Independent Student Newspaper for the University of Texas at San Antonio

The Paisano

Independent Student Newspaper for the University of Texas at San Antonio

The Paisano

Independent Student Newspaper for the University of Texas at San Antonio

The Paisano

Hip Hop’s misogyny problem

Hip Hops misogyny problem

Being a woman who loves hip-hop is the ultimate internal conflict. While it is by far my favorite genre of music, sometimes it feels like I’m in a toxic relationship with hip-hop. At the beginning of the relationship things were exciting, meaningful and provocative; but somewhere along the way the relationship took a misogynistic turn, characterized by verbal abuse that interchanges “woman” with “bitch” or “hoe”.

I see the good in you and that leaves me with glimmers of hope; Nevertheless, I feel twinges of guilt as I twerk.

Every genre of music is guilty of having sexist elements, but in hip-hop, they are much more explicit.

In his 2013 song “U.O.E.N.O.” rapper Rick Ross boasts about drugging and raping a woman: “put molly in her champagne/ she ain’t even know it/ I take her home and enjoy that/ she ain’t even know it.” A more recent example is a tweet from one of hip-hop’s most successful and revered artists Kanye West who stated, “BILL COSBY INNOCENT !!!!!!!!!!”

Even Drake, the supposedly sensitive voice of hip-hop, in his hit “Hotline Bling” is a bitter, sad-boy anthem, bemoans his ex’s newfound sense of independence with, “ever since I left the city you/ you got exactly what you asked for/ running out of pages on your passport/ hanging with some girls I’ve never seen before.”

There are women in hip-hop who enjoy commercial success and demand respect in a male-dominated industry, but even they are not safe from double-standards. This was made especially evident in 2014 when Nicki Minaj released the album art for her single “Anaconda”. The Young Money artist known for going toe-to-toe with all of your favorite male rappers (outshining the likes of Jay-Z and Kanye in her “Monster” verse) appeared squatted in a pink sports bra, blue sneakers and a pink g-string, proudly displaying her voluptuous posterior.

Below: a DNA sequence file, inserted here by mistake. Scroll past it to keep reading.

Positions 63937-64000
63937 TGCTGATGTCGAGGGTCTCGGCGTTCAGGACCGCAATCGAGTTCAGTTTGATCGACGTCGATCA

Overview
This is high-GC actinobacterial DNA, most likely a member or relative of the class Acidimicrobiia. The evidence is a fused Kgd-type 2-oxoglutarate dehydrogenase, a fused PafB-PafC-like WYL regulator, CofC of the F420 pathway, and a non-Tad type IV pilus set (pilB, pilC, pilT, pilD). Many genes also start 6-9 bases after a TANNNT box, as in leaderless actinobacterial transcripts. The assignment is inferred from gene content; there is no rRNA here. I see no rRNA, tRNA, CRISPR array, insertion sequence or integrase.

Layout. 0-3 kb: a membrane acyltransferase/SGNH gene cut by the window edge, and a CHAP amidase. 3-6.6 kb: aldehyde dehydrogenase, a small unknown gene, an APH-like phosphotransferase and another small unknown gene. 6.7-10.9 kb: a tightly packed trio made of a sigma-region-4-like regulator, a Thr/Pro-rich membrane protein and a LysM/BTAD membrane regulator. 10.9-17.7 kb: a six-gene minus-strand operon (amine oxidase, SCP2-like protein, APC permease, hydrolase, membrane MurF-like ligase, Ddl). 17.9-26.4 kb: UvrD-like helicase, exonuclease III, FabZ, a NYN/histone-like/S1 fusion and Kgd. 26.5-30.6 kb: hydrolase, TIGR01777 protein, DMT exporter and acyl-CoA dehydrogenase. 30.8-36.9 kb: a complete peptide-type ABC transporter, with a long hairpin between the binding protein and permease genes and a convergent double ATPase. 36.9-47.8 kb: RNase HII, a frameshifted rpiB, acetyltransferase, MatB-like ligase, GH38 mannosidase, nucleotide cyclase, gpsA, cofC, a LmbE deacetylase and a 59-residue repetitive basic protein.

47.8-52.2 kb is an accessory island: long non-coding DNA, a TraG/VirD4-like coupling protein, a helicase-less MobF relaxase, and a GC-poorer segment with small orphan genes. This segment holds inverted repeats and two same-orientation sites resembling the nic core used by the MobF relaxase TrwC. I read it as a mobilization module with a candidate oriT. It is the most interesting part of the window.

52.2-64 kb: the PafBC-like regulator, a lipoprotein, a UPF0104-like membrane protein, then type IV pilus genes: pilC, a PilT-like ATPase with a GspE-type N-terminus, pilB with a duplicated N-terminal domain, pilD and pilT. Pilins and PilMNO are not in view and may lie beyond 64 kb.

There was backlash. The owner of wrote an open letter to Minaj expressing his disappointment and citing his fatherhood to a young daughter as the source. Pandora censored the image as think-pieces spread throughout the internet claiming that Minaj was selling sex.

Where was all of this paternalistic concern for the ornamental, scantily-clad women in Nelly’s, 2 Chainz’ and Snoop Dogg’s videos? Where are their think-pieces?

These often faceless women are deduced to their body parts. Why is it that a woman expressing her sexuality on her own terms is problematic and ruining the youth, while male rappers using women as decoration in their videos elicits no negative response?

Sexism did not originate from hip-hop and is not a symptom of “black culture,” which seems to be implicit in most critiques of hip-hop.

Hip hop’s roots can be traced to the South Bronx (NY) in the 1970s and developed as a local, underground alternative to the mainstream beat. At hip-hop’s core is a confrontational message in response to urban poverty and police brutality and a push back against systemic racism. The genre that began in the streets of New York as political and underground is now an international, multi-billion dollar phenomenon that dominates mainstream charts. Now artists like Common, Mos Def and Talib Kweli whose lyrics are socially conscious and politically oriented are labeled with an “underground” or “conscious” prefix. However, Kendrick Lamar’s To Pimp a Butterfly has demonstrated a resurgence of political hip-hop; Lamar’s most recent work is a detailed examination of race relations in America and still enjoyed commercial success.

In order for artists to achieve mainstream success they must conform to the demands of their record labels. An article in The Philadelphia Inquirer reported that “70 percent of the paying (and downloading) hip hop audience is white kids living in the suburbs.” Companies that depend on black talent like Pandora, Live Nation, Apple, Spotify, AEG, Warner Music Group, Clear Channel Communications and Universal Music Group are dominated by white executives, often from privileged backgrounds.

So, if white audiences are consuming hip-hop and white executives are producing it, who is to blame for its problem with women?

The sexism we see in hip-hop music is a reflection of the sexism we see in society as a whole. Hip-hop, however, is dominating pop culture and Top 40 charts, making it an easy scapegoat. Rampant misogyny in hip hop is simply a by-product of rampant misogyny in American culture.

Of course I wish for a less misogynistic hip-hop but I know that until then I’ll keep listening. Chris Brown was wrong about how “hoes ain’t loyal”.

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